The Honorable Donna Shalala
Department of Health and Human Services
200 Independence Avenue, SW
Washington, DC 20201
Dear Secretary Shalala:
The AACC, representing nearly 11,000 professional scientists, is seeking your assistance on a matter of grave concern—the lack of appropriate federal oversight involving embryology laboratories. Our interpretation of the CLIA ’88 statute, and its subsequent regulations, indicates that such testing should be subject to federal laboratory standards. Yet, nearly a decade after the passage of this legislation, these laboratories remain unregulated. AACC urges you to review this situation and, if you concur with our opinion, make these laboratories comply with the CLIA standards.
The statute defines a clinical laboratory as a "facility for the…examination of materials derived from the human body for the purpose of providing information for the diagnosis, prevention, or treatment of any disease or impairment of, or the assessment of the health of, human beings." Based on this definition, we believe the procedures performed in assisted reproductive technology (ART) embryology laboratories, such as evaluating the morphology and viability of eggs, sperm cells and embryos, clearly fall within the realm of CLIA. These tests provide the physician with critical information for both diagnosing and treating infertility.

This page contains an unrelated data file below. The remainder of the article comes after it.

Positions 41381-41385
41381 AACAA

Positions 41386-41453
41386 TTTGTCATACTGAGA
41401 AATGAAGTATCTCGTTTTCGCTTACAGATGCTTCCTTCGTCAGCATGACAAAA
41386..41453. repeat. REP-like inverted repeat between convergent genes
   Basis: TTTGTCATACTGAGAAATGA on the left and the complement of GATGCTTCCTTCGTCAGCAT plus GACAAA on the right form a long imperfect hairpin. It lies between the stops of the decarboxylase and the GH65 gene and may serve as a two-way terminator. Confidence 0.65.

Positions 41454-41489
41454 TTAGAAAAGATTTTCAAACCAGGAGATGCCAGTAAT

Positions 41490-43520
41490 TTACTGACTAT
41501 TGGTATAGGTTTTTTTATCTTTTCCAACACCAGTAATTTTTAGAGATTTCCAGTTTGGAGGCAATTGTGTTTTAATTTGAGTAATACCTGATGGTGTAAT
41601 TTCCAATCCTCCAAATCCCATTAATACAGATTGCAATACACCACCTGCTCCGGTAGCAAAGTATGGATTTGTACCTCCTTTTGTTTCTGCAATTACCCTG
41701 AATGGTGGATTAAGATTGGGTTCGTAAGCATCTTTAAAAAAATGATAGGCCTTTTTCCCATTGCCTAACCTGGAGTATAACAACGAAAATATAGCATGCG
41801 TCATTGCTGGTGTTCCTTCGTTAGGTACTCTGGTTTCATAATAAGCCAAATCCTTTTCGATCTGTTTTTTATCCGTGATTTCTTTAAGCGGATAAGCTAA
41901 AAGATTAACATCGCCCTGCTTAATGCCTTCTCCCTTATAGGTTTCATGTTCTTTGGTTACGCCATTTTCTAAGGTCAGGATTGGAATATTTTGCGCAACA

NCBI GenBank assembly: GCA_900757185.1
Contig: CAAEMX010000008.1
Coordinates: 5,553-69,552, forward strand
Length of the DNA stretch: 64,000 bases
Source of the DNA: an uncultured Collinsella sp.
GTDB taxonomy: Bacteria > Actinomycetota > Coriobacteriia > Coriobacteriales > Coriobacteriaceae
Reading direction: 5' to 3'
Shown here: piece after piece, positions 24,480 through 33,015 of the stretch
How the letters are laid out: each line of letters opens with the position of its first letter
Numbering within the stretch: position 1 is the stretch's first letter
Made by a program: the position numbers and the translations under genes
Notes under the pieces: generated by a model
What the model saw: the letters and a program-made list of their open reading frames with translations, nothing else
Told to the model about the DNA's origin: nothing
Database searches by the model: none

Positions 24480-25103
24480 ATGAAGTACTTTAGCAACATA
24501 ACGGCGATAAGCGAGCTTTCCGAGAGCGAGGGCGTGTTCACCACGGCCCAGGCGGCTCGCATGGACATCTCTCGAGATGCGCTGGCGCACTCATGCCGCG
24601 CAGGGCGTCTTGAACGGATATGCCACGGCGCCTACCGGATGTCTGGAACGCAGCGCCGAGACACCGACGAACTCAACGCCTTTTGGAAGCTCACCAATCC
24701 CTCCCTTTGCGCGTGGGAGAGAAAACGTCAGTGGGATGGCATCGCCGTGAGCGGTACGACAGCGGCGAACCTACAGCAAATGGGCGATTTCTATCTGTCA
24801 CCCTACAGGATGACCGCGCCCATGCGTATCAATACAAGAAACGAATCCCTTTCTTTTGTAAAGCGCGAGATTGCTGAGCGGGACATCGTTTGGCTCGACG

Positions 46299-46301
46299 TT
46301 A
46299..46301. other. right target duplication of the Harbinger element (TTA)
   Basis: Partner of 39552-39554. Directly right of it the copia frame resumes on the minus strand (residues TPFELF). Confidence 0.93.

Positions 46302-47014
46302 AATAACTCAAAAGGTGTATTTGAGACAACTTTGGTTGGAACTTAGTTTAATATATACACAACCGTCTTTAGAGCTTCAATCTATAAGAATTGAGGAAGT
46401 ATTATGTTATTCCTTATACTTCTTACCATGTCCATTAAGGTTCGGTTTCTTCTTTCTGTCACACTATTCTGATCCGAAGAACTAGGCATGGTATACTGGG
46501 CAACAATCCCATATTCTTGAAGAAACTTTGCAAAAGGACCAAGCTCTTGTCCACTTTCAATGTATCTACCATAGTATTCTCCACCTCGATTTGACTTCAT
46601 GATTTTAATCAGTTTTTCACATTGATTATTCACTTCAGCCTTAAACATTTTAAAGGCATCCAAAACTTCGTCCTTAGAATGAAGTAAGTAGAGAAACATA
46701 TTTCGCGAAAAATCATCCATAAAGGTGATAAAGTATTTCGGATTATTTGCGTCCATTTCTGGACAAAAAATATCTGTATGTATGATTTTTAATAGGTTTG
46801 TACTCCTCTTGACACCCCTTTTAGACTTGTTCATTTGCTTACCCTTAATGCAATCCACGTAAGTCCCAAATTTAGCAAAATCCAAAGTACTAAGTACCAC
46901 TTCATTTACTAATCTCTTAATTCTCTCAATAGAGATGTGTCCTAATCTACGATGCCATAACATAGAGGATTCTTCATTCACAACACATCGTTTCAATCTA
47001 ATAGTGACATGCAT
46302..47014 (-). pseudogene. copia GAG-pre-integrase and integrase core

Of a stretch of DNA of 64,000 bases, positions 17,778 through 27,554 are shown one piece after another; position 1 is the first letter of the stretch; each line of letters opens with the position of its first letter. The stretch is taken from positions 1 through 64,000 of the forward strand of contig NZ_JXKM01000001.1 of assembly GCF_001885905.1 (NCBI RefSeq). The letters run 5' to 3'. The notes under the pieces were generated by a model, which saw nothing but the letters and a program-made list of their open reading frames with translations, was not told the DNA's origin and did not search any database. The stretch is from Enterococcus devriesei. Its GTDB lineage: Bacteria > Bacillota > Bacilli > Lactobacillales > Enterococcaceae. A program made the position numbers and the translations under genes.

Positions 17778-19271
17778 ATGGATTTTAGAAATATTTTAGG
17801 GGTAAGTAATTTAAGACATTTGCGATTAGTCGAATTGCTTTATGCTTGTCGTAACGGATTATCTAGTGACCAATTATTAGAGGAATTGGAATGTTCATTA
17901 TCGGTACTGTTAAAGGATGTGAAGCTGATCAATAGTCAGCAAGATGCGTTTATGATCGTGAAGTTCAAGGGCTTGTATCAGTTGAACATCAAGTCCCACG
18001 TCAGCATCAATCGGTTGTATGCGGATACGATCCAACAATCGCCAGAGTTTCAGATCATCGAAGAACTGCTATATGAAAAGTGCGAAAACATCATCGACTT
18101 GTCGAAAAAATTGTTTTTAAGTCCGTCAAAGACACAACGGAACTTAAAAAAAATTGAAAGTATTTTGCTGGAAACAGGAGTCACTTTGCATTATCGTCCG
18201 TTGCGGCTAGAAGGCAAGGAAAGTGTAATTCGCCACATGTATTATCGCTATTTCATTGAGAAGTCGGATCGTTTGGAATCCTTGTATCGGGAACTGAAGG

Further, there have been several published reports indicating serious quality control problems in a number of ART laboratories. Two network television shows recently reported cases in which women have given birth to children that were not genetically related to the correct father. In both cases, there were sworn affidavits from employees stating that the ART laboratories failed to follow proper laboratory procedures by improperly handling and labeling specimens. At a minimum, these laboratory testing procedures should be subject to the same existing federal regulations that apply to all other clinical laboratory testing. We recommend that you apply the CLIA standards to embryology laboratories.
By way of background, AACC is the principal association of clinical chemists--professional laboratory scientists--including MDs, PhDs and medical technologists. Clinical chemists develop and use chemical concepts, procedures, techniques and instrumentation in health-related investigations. The AACC represents clinical chemists working in hospitals, independent laboratories and industries nationwide. The AACC's objectives are to further the public interest and educational activities and help maintain high professional standards.
If we may be of any assistance, or if you have any questions about our comments, please call me at (717) 531-8316 or Vince Stine, Manager, Government Affairs at (202) 835-8721.
Laurence M. Demers, PhD, DABCC